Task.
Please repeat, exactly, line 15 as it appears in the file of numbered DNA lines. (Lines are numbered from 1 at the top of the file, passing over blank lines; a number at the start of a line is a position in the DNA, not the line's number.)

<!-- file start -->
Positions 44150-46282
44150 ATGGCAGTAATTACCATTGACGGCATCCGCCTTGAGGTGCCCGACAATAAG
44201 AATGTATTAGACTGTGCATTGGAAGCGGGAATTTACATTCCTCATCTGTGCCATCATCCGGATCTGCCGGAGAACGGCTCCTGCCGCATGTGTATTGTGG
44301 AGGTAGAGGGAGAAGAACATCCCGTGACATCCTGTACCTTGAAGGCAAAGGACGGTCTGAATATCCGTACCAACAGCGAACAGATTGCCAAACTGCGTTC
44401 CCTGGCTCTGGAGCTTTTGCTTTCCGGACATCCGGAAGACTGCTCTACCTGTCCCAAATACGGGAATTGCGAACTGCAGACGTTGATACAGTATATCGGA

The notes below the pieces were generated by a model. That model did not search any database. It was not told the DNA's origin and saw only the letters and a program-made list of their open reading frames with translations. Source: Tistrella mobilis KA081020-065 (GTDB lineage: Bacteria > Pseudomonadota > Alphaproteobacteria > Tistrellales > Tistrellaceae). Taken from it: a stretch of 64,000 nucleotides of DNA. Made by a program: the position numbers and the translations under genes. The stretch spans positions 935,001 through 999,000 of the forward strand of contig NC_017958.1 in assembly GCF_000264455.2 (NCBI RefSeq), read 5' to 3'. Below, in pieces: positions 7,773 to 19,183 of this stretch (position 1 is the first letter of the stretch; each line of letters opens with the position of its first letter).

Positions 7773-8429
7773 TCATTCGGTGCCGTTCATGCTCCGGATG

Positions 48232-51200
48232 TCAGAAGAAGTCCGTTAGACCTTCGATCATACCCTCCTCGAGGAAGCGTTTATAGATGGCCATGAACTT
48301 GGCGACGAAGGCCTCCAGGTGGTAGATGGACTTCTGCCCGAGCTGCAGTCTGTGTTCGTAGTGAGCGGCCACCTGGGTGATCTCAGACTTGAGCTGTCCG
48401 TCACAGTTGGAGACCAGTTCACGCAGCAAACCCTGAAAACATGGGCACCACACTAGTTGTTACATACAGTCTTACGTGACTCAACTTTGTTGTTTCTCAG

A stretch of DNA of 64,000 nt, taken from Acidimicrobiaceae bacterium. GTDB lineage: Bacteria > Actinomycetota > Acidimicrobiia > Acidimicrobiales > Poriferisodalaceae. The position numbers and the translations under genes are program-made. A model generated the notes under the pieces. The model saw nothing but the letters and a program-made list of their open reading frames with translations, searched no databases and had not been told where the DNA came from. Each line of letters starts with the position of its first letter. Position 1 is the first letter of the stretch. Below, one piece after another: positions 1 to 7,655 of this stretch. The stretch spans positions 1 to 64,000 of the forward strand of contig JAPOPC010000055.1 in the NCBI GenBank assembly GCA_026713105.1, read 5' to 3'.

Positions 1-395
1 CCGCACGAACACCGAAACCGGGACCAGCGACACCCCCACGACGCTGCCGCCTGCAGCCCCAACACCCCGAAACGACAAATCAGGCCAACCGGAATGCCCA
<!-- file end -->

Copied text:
1 CCGCACGAACACCGAAACCGGGACCAGCGACACCCCCACGACGCTGCCGCCTGCAGCCCCAACACCCCGAAACGACAAATCAGGCCAACCGGAATGCCCA